While we’re considering a regular journey of ethical self-development in your life, and the pathways that will take you there, I think there is a need to identify role models and exemplars to calibrate this focus.

What this means is that you should develop professional learning networks online and identify individuals or groups that are already doing the work that you hope to emulate. You could/should reach out to them online and introduce yourself. However, you may also just watch their behaviors and actions, and emulate their work and pathways. 

As an example, in my own work, I identify people within my PLN (e.g., Doug Belshaw, Amy BurvallLaura Hilliger) as I think, work, and build my digital identity. Most recently, I’ve been trying to finally follow IndieWeb philosophies in my online spaces. This has me studying the spaces of many others (e.g., Chris AldrichAaron DavisJim Groom) as I work on this latest project in my life.

What is your next project?

Learning is a fundamental part of my philosophy and action. Through the acquisition of new knowledge I believe that we can understand and hopefully “change” most anything in our lives. This requires a continual examination of who you are, who you would like to be, and how you plan on getting there.

Hopefully this post helps as you consider the goals and objectives in your life. If you’re not currently achieving those goals, write yourself into existence and get yourself to that point. The first step is taking the first step.

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3 Comments Viewing your life as a project

  1. Aaron Davis

    Ian, your discussion of projects has me rethinking the idea of ‘life-long learner’. I always find this a challenge in working out how to tell the story. Thinking of it as ‘life-long projects’ may offer some nuance. I can see how this sort of approach would also be helpful in regards to open badges.
    In regards to your current project of engaging with the #IndieWeb, I came across this post recently from Cathie LeBlanc discussing her experiences with the IndieWeb:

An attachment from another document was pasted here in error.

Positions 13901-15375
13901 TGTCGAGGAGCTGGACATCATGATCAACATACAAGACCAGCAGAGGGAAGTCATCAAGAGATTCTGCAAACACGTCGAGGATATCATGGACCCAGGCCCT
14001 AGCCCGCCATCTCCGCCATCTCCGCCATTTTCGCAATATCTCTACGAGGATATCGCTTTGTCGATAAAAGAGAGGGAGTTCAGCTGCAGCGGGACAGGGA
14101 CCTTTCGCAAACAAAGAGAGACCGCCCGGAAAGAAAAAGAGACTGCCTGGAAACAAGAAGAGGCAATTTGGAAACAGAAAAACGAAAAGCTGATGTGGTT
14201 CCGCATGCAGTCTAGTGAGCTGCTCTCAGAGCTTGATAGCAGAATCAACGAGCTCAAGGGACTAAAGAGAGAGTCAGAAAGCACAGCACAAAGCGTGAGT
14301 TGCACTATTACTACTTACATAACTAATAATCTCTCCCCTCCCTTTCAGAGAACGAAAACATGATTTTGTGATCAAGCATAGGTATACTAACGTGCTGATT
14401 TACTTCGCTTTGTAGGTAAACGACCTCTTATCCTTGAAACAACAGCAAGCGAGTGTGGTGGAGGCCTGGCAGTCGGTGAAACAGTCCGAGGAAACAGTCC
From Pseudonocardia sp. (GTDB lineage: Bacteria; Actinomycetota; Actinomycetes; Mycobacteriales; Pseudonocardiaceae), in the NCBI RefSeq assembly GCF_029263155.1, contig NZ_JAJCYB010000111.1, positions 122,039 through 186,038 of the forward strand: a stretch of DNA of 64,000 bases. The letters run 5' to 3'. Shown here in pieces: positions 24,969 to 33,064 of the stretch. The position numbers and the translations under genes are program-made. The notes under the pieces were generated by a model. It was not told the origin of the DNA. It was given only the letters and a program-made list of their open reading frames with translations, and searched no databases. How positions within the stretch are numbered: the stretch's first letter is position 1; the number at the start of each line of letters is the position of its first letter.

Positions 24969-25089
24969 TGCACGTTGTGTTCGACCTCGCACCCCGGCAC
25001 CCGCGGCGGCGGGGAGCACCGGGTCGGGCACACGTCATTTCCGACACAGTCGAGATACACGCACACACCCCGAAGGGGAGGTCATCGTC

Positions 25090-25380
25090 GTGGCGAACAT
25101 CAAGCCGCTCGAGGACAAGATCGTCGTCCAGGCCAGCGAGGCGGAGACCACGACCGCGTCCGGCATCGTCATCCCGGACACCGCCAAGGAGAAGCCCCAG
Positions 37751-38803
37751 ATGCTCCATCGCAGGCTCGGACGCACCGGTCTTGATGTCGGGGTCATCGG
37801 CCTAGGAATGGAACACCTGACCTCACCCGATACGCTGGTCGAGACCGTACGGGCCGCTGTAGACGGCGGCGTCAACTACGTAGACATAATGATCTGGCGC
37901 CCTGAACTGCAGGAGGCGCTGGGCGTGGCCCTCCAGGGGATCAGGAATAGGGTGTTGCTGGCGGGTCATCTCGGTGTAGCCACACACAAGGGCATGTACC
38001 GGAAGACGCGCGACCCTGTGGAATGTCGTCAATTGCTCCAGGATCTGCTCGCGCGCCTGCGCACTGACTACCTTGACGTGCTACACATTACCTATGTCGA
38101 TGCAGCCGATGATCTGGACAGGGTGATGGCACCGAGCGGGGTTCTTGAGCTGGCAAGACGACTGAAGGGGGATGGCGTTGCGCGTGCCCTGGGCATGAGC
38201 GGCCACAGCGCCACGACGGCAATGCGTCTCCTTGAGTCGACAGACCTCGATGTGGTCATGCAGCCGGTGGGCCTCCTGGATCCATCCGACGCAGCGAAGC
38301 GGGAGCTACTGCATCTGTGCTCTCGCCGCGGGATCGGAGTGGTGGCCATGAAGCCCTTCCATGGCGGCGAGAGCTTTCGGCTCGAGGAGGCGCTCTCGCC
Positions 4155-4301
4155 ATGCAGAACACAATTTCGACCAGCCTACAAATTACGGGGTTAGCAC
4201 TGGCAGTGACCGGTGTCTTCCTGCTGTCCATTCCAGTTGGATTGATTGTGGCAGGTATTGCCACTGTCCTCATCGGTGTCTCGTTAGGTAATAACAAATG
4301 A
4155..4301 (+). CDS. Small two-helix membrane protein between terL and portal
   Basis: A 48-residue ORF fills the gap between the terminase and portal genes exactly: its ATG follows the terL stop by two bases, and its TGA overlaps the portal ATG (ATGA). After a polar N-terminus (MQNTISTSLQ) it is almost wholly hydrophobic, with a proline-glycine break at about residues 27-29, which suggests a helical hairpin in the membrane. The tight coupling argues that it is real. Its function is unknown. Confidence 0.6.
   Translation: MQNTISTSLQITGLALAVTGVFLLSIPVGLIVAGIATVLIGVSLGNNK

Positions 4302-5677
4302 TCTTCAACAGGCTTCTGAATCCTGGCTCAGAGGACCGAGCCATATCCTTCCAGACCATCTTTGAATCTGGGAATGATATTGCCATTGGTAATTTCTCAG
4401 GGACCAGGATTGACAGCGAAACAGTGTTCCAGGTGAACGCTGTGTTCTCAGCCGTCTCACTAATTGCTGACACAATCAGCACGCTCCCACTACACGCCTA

I have spent the last five days working on my own web site (which I’ve owned for a long time) to IndieWebify it. Check it out at cathieleblanc.com. Be warned that I’m in the early stages of setting my IndieWeb site up so things will evolve. This work has inspired me and I’m sure I’ll be writing about these efforts and my thoughts about them as I move forward.

    What it made me realise is that some bigger projects are ongoing. They are almost a mindset, a way of seeing, doing and thinking. There is always something else to be done. The challenge is to break it all down into its parts. I guess that is the point of calling out your goals on the #IndieWeb wiki. This might also be a part of what Greg McVerry is investigating in regards to ‘onboarding’.
    I wonder if something like a ‘Now’ page might be useful for this? I like how Chris Aldrich also breaks it down. There is always something more.

    Also on:

    1. wiobyrne

      Hey Aaron, thank you for the comprehensive reply. I’m also on my own journey in terms of playing with indieweb philosophies. I appreciate the link to Cathie’s site…I’ll be following with interest. I also agree with Greg’s thinking about “onboarding” individuals. I think that is a common thread across tech…but it’s important to remember that we’re all playing on the bleeding edge of this.

      Finally…I like the idea of a “now” page. I’ve been thinking about that for some time, but now that I’m switching up my signals…I think it might come soon. 🙂